Soyuz rocket launches to the ISS

An American astronaut and two Russian cosmonauts arrived at the International Space Station (ISS) on Wednesday after taking off from Russia. The trip represents a rare sign of cooperation between Moscow and Washington at the height of the war in Ukraine.

The Soyuz rocket with the crew on board took off at the appointed time, 13:54 GMT (15:54 in Switzerland), tearing the darkened sky of the Kazakh steppe at the Russian Baikonur cosmodrome with a fiery plume.

The spacecraft, carrying NASA’s American Frank Rubio and Russians Sergei Prokopiev and Dmitry Petelain of the Russian space agency Roscosmos, docked with the ISS about three hours later, the US space agency said in a statement.

This Russian-American mission comes at a time when relations between the Westerners and Russia, which sent its troops on February 24 to attack Ukraine, are at their lowest point. With the conflict seriously escalating, President Vladimir Putin on Wednesday ordered a partial mobilization of the population, threatening to use nuclear weapons.

Frank Rubio is the first American astronaut to fly to the ISS aboard a Russian rocket since the introduction of troops from Moscow to Ukraine.

Six months on the ISS

The crew is to spend six months aboard the orbiting laboratory, where they meet with Russian cosmonauts Oleg Artemyev, Denis Matveev and Sergei Korsakov, American astronauts Bob Hines, Kjell Lindgren and Jessica Watkins, and Italian astronaut Samantha Cristoforetti.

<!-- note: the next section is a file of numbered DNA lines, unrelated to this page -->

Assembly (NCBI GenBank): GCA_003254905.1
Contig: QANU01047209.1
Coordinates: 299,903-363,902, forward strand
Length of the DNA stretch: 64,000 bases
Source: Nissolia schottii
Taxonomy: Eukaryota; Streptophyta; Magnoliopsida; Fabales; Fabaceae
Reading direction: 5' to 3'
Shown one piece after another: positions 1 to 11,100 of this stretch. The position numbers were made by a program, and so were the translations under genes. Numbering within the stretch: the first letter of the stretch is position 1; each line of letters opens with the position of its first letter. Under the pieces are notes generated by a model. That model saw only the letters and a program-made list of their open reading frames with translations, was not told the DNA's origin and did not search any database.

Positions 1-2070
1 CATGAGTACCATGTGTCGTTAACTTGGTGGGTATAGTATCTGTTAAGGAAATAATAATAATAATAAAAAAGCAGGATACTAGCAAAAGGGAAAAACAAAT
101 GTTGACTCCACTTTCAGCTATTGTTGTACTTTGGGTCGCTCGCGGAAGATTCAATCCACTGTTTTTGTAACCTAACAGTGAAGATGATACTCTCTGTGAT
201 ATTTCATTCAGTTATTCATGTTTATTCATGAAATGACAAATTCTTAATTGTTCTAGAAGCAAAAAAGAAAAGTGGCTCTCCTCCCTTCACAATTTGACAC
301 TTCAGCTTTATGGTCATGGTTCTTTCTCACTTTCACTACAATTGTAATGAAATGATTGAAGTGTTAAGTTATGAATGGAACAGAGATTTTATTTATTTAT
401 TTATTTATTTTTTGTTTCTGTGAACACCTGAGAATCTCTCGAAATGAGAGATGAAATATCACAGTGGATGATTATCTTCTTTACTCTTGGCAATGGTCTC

As a result of cooperation between the United States, Canada, Japan, the European Space Agency and Russia, the ISS is divided into two segments: American and Russian.

The ISS currently depends on the Russian propulsion system to maintain its orbit at an altitude of about 400 kilometers above sea level, while the American segment provides electricity and life support systems.

After Wednesday’s flight, Anna Kikina, Russia’s only active-duty female cosmonaut, is due to travel to the orbiting laboratory for the first time in early October aboard SpaceX’s Falcon 9 rocket and its Crew Dragon capsule.

She will become the fifth professional Russian female cosmonaut to go into space, and the first Russian woman to fly aboard the spacecraft of billionaire Elon Musk.

Moscow wants to leave the ISS

Space tensions have risen since Washington announced sanctions against Russia’s aerospace industry, prompting warnings from Dmitry Rogozin, former Russian space chief and outspoken supporter of intervention in Ukraine.

Rogozin’s newly appointed successor, Yuri Borisov, later confirmed Russia’s decision to leave the ISS after 2024 in favor of building its own orbital station. He has not yet named a specific date. The US space agency called the move an “unfortunate event” that would hinder scientific work on the ISS.

According to experts in the field of cosmonautics, the construction of a new orbital station in Moscow could take more than ten years and the Russian space industry, which has been the pride of the country since the days of the USSR, could not survive. under heavy fines.

The ISS was launched in 1998 at a time of hope for cooperation between the United States and Russia.



Back to top button

Adblock Detected

Please consider supporting us by disabling your ad blocker.